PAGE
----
Ox is well regarded for its ability to work with its hands and rarely breaks a sweat, is courageous and single-minded when working towards a goal.
Good career choices include: Composer, landlord, chef, police officer, soldier or army officer, teacher, judge, banker, insurance broker, academic; being close to the land careers in horticulture, gardening or farming are good too.
Nice hoofwork: archaeologist, architect, artist, carpenter, engineer, physiotherapist, surgeon.
The ox is attracted to public service but not being in the public eye.
Ox Tail – Bull Dust
In the Han Dynasty (206BC – 220AD) in Hunan Province, a farmer was leading his trusty Ox when he came to a river. Wanting to reach the other side, he saw no crossing or ferry, just a fisherman with a small rowboat. The farmer asked, “Can you please take me and my Ox to the other side and we’ll be really grateful?” The fisherman protested that his boat barely had room for one, let alone a big Ox! The farmer assured him he needn’t worry: “I am honest and wouldn’t deceive you.” Suspicious, the fisherman, however, agreed: “But if my boat sinks then we’ll all be sunk!”
They boarded the boat and, indeed, it did not sink and the fisherman relaxed. As they approached the other bank, suddenly the Ox lifted its tail and deposited a big pile of dung in the boat. Furious, the fisherman didn’t say anything but just accepted his misfortune while the farmer seemed uncaring when he said: “I’ve got nothing to thank you with except a pile of dung.”
Fisherman friend was speechless as the farmer and his Ox walked off and he started to wash out the boat. All of a sudden he realized that it was no ordinary cow pat – it had turned into gold; he was no simple farmer and that was no ordinary Ox. The fisherman chased after them frantically looking for more heaps of gold, but they had disappeared over the hill. Today it is still called ‘Gold Ox Mountain’. Opportunities come when least expected!
Anti-fart Cattle Feed Wins International Prize
A CSIRO-affiliate, Future Feed, won a $1 million international prize for its seaweed feed product which reduces greenhouse gases from cattle (methane emissions from livestock make up around 15% of global greenhouse emissions). The product is progressing well towards going on sale in Australia.
Director and CSIRO Scientist Michael Battaglia said that by introducing the product into feedlot and dairy cattle diets could be “equivalent to taking 100 million cars off the road”. And that is just the tip of the Oxtail. One cow produces as much gas emissions as a car (200 kg per year).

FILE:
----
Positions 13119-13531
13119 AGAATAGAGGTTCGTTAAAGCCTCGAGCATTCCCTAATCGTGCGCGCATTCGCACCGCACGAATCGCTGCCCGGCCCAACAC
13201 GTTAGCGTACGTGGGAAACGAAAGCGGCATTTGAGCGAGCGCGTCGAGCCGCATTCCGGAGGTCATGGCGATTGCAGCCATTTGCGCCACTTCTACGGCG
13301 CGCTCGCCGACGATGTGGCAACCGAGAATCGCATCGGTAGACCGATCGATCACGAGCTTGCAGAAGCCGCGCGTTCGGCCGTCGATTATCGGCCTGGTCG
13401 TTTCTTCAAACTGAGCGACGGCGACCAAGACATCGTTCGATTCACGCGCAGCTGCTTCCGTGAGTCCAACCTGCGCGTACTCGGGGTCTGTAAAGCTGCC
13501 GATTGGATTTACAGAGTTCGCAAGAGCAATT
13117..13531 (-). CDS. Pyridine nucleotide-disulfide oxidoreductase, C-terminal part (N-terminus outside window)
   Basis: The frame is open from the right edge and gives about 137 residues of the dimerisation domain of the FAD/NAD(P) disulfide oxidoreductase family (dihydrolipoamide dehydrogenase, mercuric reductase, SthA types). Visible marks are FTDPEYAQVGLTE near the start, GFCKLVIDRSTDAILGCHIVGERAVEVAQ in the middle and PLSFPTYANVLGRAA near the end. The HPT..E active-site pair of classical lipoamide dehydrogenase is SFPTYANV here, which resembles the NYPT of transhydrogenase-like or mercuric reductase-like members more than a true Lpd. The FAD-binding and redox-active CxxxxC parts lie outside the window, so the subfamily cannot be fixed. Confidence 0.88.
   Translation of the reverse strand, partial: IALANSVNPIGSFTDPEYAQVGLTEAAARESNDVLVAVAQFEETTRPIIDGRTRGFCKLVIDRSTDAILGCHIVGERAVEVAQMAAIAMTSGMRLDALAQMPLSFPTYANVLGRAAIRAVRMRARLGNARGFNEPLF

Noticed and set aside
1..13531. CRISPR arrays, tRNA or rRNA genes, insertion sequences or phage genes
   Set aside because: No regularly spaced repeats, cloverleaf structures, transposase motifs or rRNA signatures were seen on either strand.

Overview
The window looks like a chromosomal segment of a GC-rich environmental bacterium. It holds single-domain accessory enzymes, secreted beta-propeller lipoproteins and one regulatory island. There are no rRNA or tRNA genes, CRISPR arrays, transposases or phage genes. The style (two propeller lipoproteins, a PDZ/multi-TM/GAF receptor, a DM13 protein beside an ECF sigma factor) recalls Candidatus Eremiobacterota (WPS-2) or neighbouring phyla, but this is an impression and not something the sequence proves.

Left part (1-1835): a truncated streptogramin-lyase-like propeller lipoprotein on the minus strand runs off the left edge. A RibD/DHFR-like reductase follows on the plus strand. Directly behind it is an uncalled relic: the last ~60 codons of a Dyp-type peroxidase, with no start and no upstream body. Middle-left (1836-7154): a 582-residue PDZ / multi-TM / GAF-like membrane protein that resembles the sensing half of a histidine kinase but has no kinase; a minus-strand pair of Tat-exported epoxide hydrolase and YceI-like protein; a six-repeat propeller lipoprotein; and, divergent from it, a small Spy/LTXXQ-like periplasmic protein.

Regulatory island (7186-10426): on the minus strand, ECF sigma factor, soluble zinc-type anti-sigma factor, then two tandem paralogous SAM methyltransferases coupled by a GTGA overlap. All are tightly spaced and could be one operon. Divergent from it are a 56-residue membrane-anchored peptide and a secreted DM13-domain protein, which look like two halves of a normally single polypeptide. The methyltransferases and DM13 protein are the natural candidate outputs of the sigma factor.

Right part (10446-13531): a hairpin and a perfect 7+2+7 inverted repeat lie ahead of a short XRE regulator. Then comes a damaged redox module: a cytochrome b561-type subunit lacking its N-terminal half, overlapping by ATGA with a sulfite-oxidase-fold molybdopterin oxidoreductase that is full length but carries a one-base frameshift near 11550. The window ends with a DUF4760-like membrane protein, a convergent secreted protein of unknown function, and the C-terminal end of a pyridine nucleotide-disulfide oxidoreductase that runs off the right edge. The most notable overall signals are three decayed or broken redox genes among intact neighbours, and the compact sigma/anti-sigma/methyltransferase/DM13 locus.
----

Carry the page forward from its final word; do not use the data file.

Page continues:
Source: ABC News
Oxygenerations – Famous ones
Tennis: Alex Zverev, Stan Wawrinka, John Isner, Andrey Rublev, Jo-Wilfried Tsonga, Naomi Osaka, Monica Seles, Belinda Bencic, Hsieh Su-Wei
Cricket: Sachin Tendulkar, Sunil Gavaskar, Dennis Lillee, Dean Jones, Merv Hughes, Kerry O’Keeffe, Dennis Lillee, Bill Lawry
Cathy Freeman, Louise Sauvage, Carl Lewis, Nadia Comaneci, Leisel Jones, Susie O’Neill
Pollies (and a few dictators): Julia Gillard, Sussan Ley, Andrew Wilkie, Joel Fitzgibbon, Andrew Giles, Dr Helen Haines, Mark Latham Barack Obama, Jeremy Corbyn, Elizabeth Warren, Benjamin Netanyahu, Antonio Guterres, Thaksin Shinawatra, Jose Ramos Horta, Margaret Thatcher, Robert F Kennedy, Mahathir Mohamed, Bill English, John Key, Tung Chee-hwa, Nawaz Sharif, Napoleon Bonaparte, Saddam Hussein, Pol Pot, Adolf Hitler
Arts: Anna Wintour, Bill Nighy, Julian Fellowes, Lionel Richie, Christopher Hitchins, Keira Knightley, Merryl Streep, Bruno Mars, Pharrell Williams, George Clooney, Ricky Gervais, Boy George, Peter Jackson (Kiwi director), Arundhati Roy, Martin Clunes (Doc Martin), Robin and Maurice Gibb (Bee Gees), Richard Gere, Billy Joel, Sigourney Weaver, Charlie Chaplin, Bruce Springsteen, Vincent Van Gogh, Walt Disney
Larry Page, Monica Lewinsky, Ghislaine Maxwell, Ivana Trump, Princess Diana
Chinese interest: Poet Li Bai, Su Shi (artist and statesman), Liang Sicheng (father of modern Chinese architecture), Andy Lau (actor), Jacky Cheung Hok-yao (singer), Vera Wang (fashion designer), Li Bingbing (actress)
Australian interest: John Farnham, Colleen McCullough, Marta Dusseldorp, Magda Szubanski, Gina Riley, Andrew Forrest.
Bullish or Cowed in Previous Ox Years